Comment


                  • #10
                    A standard service station type air compressor, with a good filter/dryer is what's in order for airing up tires, maintaining truck system pressures, shop tool air, etc. It might be possible to tap into your SCBA compressor, but that has problems, too. You would have to connect ahead of the filtration system, or put considerably more hours on your filters. I don't know what the SCFM of an SCBA compressor is, but I don't think it's what a service station compressor is. I have to wonder if the system supplier/servicer would be very keen on that one.

                    Someone else suggested staying away from el cheapo compressors. I wholeheartedly agree. Been there, done that. However good compressors (and tanks) aren't cheap.

                    What we did - we went to a service station equipment dealer and lucked into a used one that had been taken in trade when the shop upgraded to something even bigger. Got a decent price on it, and it's been in our firehouse for going on 15 years now.

                    Another idea, keep an eye on newspapers, trade publications, etc. for auctions or sales of places that are closing. Sometimes you can pick up some really good buys there.

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                    • #11
                      Originally posted by medic190 View Post
                      That kind of concerns me about the knowledge of the SCBA compressor manufacturer (if it truly came from there...) I'd consider changing who supplies the SCBA compressor...
                      Not sure I should give the name of the manufacturer at this point, but they were one of the top recommended companies (even in several threads in this forum). My thoughts is they wanted us to wear out our compressor quicker so they could hit us on the replacement

                      We are spec'ed to get a good quality shop compressor with an air dryer built into the system, to avoid the problems mentioned.

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                      • #12
                        Extremely bad idea to use a very expensive SCBA compressor for anything else than SCBA bottles. You'll wear it out faster, and maintenance and filters are not cheap.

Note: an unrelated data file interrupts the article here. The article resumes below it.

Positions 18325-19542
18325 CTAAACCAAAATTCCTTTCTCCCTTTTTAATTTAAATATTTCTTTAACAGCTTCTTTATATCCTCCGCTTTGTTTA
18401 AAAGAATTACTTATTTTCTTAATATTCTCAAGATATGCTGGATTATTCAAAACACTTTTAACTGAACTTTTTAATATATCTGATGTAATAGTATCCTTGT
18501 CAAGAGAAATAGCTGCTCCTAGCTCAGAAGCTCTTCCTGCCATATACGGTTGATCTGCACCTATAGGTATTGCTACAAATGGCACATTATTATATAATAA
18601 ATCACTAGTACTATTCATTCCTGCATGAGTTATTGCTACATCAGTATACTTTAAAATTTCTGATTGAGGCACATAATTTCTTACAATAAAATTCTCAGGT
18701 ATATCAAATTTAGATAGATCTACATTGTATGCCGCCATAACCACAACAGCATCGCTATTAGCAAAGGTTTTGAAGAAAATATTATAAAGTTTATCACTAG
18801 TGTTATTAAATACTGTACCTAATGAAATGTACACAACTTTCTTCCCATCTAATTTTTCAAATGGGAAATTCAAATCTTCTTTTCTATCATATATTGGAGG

I'll also agree with Harve on a possible regulator or other part failure. Bad news if the rig sees 4,500-6,000 psi.

                        Good used professional type compressors are pretty easy to come by. But you need to make sure it has a decent mounted cooler and drier system on it. The last thing you need is to add moisture to the tanks and cans, and have them corrode from the inside out, or rust enough to freeze up any parts.

                        I've built a drier system for one station using the AD9 and governor that is used directly on the rigs. Desiccant filter is replaced yearly, with no problems.

                        FM1
                        I'm the one Fire and Rescue calls, when they need to be Rescued.

                        Originally posted by EastKyFF
                        "Firemens gets antsies. Theys wants to goes to fires. Sometimeses they haves to waits."

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                        • #13
                          As a compressor service tech, I also would not reccomend using a breathing air compressor for truck air. I do, however , have a customer who uses his breathing air compressor to supply his Plymovent system as well as his truck air. Been that way for years with no issues.

                          I'm not in agreement with the argument of "wearing out the compressor quicker: Compressors will last longer, and be more trouble-free if they are run more frequently, rather than less. One major compressor builder actually required that the machine be run 1 hour per week to maintain warranty coverage. Most machines I see are not run nearly enough. And as far as using up filters - most machines I see hit their 6-month filter life before they exceed their filter hours.

                          (One of my customers has a 15-year-old machine with only 60 hours on it)

                          Just my 2 cents. If you can afford a breathing air compressor, you should be able to swing a shop compressor.

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                          • #14
                            On the one hand, it makes perfect sense - why have two similar pieces of equipment to maintain when one can do the job?

                            At least to someone for whom a compressor is a compressor (like an architect).

                            On the other hand, there's all the points that everyone else has made.

                            Somehow I just can't justify using grade "D" or "E" air in the tires...
                            Opinions my own. Standard disclaimers apply.

                            Everyone goes home. Safety begins with you.

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                            • #15
                              Like I said before, I thought it was a pretty lame idea. I just thought I should see what other stations are doing before dismissing it.